"It is possible to do, but seems like a very difficult task and that most 'investors' won't be doing their homework but rather rely on the luck of the draw here," Schwartz said.
Sterne Agee's chief economist Lindsey Piegza said that like for any investments, the best analysis takes a longer term view rather than a static snapshot.
"What's tricky is picking the investments or players that do have a longer cash flow potential," she said. "If a player is 'hot' at the moment, that might not be a good buy-and-hold investment, similarly if the brand is likely to be short-lived or a temporary fan/market infatuation. You want to make sure the player has staying power."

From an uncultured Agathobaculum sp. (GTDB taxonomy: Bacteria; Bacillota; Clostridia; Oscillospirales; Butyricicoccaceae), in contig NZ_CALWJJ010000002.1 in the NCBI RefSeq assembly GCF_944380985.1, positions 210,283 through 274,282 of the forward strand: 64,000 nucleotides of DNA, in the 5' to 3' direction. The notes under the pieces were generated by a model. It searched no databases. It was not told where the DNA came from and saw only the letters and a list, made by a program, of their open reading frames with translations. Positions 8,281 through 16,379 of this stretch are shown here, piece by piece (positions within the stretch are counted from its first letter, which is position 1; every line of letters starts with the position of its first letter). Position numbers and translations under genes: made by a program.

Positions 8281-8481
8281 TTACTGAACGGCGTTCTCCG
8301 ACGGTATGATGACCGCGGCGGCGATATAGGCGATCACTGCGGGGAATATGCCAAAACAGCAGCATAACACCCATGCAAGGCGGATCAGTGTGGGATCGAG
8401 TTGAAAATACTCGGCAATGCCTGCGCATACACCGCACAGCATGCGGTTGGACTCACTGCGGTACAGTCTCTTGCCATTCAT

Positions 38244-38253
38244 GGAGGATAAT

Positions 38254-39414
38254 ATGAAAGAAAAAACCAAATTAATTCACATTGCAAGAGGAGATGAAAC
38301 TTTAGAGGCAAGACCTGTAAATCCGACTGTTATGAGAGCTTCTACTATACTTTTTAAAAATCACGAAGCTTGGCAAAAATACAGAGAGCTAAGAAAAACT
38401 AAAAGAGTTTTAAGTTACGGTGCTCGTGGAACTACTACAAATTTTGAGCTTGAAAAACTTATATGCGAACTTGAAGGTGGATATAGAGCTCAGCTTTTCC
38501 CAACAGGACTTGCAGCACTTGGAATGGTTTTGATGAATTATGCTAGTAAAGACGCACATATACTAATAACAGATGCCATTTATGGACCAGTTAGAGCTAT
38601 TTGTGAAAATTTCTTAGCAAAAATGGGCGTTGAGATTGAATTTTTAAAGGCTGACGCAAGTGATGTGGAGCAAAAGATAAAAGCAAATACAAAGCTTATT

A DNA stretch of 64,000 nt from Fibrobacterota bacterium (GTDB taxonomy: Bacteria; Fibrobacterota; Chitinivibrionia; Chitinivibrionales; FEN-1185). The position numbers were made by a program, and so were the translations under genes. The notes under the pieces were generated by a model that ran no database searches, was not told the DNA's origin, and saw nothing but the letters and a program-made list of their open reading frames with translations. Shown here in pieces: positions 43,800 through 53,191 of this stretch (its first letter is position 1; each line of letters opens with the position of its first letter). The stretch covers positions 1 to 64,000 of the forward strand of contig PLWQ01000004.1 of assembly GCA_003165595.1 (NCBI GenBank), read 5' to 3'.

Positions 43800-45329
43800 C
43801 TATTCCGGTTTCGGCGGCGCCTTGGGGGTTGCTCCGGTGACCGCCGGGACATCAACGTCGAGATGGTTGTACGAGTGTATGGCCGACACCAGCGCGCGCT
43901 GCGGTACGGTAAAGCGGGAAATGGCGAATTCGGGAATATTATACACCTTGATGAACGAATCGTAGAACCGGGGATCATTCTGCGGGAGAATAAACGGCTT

Byron Studdard of Studdard Financial in Sarasota, Fla., said it was an interesting idea, "but definitely has its share of risk."
Studdard said he is unsure he could be convinced to invest in the unknown future earnings of an athlete when he could buy global stocks that have paid consistent dividends for years.
"If I had a choice between that unknown and a corporation that has been around for 50 years, I would choose the established company, especially if they paid a consistent dividend," Studdard said.